1 – Can you control someone else mind?
2 – How on Earth can you find out that there is life in space?
3 – How can one city have two different levels of economic prosperity?
1 – Controlling someone through persuasion
A few months back, I found myself opening social media apps subconsciously. After a few minutes of mindless scrolling, I would realise that I had no reason to visit the app. At that point, I knew I crossed the limit and hence deleted the app from my phone. First of all, I am confounded on how I reached this state, and it turns out the answer is persuasive design as said in the documentary the social dilemma.
It turns out the carefully engineered algorithms that help run these apps have been developed with the principles from persuasive design. The algorithms, through subtle nudges, recommend what you must watch, listen, and read and consequently change your behaviour.
As it turns out, controlling someone else mind has now been proven possible, but the unintended consequences are worrisome. I resonated on so many levels of concerns that were enumerated in the social dilemma. With persuasive design widely prevalent, the bigger looming question we need to ask ourself is why do we want to use this piece of technology?
A good pandora box?
Although the negatives are surfacing, the school of thought is excellent as it can be used to persuade someone to make better habits such as reducing plastic use or carbon footprint. The timing of this documentary is perfect because, for the last 3 and a half months, I have been conducting a self-experiment on how to persuade myself to be more productive (in a healthy way). Watch this space for the blog!
2. Life on Venus
The flashing news in the world of astronomy this week is that scientist are one step closer in finding out whether Venus has or had lifeforms. The research team has discovered that Venus’ atmosphere has Phosphine (PH3). On Earth, this gas does not occur abiotically naturally. It is associated with lifeforms as it is found in swamps and in a Penguin’s gut. In simpler terms, PH3 can form either because of living things or in a lab. Because of this finding, scientists believe that the PH3 found on Venus must be because of a lifeform.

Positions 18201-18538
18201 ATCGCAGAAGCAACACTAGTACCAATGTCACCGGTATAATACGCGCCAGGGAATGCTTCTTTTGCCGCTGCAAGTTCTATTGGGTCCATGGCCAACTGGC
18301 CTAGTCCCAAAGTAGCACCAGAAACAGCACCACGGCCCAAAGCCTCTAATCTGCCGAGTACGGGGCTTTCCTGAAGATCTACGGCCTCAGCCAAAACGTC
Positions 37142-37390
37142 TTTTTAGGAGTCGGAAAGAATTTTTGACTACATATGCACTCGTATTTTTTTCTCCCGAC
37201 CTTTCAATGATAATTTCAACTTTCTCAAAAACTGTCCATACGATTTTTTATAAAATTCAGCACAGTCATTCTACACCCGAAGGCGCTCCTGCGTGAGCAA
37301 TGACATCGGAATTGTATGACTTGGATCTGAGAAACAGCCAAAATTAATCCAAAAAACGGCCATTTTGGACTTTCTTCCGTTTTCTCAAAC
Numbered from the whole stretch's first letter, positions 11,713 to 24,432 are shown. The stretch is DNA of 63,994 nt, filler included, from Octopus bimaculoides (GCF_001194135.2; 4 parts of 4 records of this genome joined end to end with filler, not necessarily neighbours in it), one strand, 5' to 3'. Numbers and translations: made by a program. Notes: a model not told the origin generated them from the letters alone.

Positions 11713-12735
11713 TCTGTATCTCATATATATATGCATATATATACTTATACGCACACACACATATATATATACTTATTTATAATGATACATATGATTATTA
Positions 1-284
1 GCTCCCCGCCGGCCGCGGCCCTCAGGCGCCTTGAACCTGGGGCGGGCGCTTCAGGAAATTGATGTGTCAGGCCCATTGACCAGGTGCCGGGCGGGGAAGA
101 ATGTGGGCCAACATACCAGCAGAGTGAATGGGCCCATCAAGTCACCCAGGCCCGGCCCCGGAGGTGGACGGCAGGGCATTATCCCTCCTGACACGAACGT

So the real question is how on Earth can you find what gas is on Venus’ atmosphere.
The answer is spectroscopy. When light (which is energy) passes through a gas, the electrons in atoms get charged up by absorbing some of the energy at a particular wavelength. However, to maintain equilibrium, the electrons can’t stay charged up all the time and hence would have to release the little amount of energy back at the same wavelength.
Using telescopes, scientists capture the wavelength of light that the electron releases. As different wavelengths produce different colours, scientists can observe different colour patterns from which they deduce the atoms and finally the gas.
3 How can one city have two different levels of economic prosperity?
For many years, economists deduced that a country ends up being poor due to a single or a combination of the three factors: geographic location, culture, and people. In short the three schools of thoughts generalise that countries in a hotter/humid place, or culture that has less trust, or leaders with poor management and vision end up being poor. However there is one city that is a true outlier and confounds many social scientists and economists.
If you have not heard about the city of Nogales, then you are bound for a treat. To start with, Nogales is a city that the United States and Mexico share. Although historically, it is the same city, the average citizen living on the US side is 7 times more prosperous than the average citizen living on the Mexican side.
The answer lies in politics and government institutions. The authors of the book, Why Nations Fail, argue that institutions can be categorised into two broad categories: extractive institutions and inclusive institutions. From the terms, you might have guessed which one succeeds.